For a long time now, if you needed an older macOS installer (such as Sierra or El Capitan), you could visit the App Store, go to your “Purchased” page, and re-download anything you’d used in the past. This was helpful if, for example, you had an older Mac that you wanted to troubleshoot or reinstall the operating system on; you could then use that downloaded macOS file to create a bootable installer.
Unfortunately, though, this is no longer possible in macOS Mojave. The App Store’s “Purchased” page doesn’t show the operating system installers as downloadable options anymore, and searching for “High Sierra” (or “Sierra” or “El Capitan”) in the App Store doesn’t turn up any relevant results. As a consultant who…you know…needs copies of these installers for work, this is a wee bit frustrating. Fortunately, there is a way to get around this and download High Sierra, at least. Here’s how!
To begin with, go to this Apple support article and click “Go to the Mac App Store.”
When you click that link, you should end up at the App Store page for High Sierra.
Click “Get” as shown on that page, and System Preferences will open and check for the update.
Your Mac will ask you to confirm what you’re doing, and you’ll click “Download.”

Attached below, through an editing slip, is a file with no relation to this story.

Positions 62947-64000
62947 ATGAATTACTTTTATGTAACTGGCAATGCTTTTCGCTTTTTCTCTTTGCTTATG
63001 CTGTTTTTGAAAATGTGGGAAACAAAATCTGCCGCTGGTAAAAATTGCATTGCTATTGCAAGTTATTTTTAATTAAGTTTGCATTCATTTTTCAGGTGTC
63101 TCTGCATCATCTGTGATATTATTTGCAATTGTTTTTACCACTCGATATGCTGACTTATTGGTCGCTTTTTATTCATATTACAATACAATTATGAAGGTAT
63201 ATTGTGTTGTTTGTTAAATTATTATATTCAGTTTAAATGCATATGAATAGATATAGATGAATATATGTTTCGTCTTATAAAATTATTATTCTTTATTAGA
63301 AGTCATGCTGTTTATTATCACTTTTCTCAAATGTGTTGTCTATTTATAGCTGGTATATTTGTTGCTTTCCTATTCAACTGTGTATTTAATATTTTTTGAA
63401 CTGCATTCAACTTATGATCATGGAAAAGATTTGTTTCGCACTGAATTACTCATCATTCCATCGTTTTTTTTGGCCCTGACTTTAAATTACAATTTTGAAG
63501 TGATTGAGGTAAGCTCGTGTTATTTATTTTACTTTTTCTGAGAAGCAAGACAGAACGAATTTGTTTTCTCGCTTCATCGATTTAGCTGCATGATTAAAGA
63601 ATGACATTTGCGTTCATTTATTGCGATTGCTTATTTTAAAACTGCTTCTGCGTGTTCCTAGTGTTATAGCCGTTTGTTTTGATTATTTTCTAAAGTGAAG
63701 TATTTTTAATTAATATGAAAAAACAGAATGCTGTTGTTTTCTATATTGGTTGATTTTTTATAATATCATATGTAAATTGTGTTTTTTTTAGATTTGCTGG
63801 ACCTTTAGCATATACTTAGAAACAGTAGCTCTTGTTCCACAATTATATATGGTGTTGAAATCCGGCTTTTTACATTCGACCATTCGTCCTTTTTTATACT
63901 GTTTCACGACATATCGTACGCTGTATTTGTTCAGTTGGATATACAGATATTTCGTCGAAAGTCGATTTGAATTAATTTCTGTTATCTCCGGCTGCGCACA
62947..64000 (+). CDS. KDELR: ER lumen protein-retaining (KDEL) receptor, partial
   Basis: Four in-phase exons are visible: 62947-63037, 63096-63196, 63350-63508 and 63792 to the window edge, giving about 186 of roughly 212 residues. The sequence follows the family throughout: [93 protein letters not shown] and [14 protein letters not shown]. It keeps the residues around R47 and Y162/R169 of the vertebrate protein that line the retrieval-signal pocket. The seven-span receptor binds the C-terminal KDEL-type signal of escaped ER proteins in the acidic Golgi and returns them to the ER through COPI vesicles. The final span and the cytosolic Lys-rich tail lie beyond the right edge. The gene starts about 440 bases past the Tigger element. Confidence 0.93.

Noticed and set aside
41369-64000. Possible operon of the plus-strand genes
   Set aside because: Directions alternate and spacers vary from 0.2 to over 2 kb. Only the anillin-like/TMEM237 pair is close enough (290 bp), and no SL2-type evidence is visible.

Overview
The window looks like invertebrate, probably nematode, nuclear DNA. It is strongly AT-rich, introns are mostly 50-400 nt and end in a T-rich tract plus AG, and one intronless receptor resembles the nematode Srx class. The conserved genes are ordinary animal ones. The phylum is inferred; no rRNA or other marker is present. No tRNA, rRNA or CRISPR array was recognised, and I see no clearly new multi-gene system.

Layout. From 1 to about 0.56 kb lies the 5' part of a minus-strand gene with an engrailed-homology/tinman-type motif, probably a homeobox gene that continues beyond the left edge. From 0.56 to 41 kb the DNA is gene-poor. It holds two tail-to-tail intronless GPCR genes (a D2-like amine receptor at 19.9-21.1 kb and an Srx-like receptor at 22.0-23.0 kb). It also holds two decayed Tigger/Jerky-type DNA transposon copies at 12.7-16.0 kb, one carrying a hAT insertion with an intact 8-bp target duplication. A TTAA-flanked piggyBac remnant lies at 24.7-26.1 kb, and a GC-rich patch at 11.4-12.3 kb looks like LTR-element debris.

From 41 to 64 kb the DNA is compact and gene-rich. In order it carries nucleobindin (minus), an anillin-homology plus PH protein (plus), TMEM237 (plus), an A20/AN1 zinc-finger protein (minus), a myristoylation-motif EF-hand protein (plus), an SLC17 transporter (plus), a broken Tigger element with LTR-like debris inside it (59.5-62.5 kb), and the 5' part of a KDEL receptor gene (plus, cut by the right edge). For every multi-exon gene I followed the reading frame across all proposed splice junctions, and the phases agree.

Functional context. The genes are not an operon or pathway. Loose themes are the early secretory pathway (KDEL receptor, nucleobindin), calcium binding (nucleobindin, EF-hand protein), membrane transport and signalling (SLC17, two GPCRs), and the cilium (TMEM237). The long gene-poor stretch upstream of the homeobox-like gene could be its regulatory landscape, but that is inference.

And then you’ll see a progress bar!
You’ll get a warning after it’s done downloading that High Sierra is too old to be opened by Mojave, but that’s okay. You don’t need to open it for troubleshooting on your old Mac, so you can just click “Quit.”
After everything is finished, you can follow the instructions in this Apple support article to create a bootable installer for your older Mac. One thing to note, though: If your troublesome computer won’t run High Sierra and you need an even older version of macOS, you may be out of luck. I haven’t found a way to access Sierra or earlier, even when I’ve gone through Apple’s support pages clicking direct download links. I’m seeing this error when I try:
So, you know, if any of you have found a way to get older operating systems in the App Store, be sure to comment and tell me how! And no, “maybe you should have thought of that before upgrading to Mojave” isn’t helpful, friends.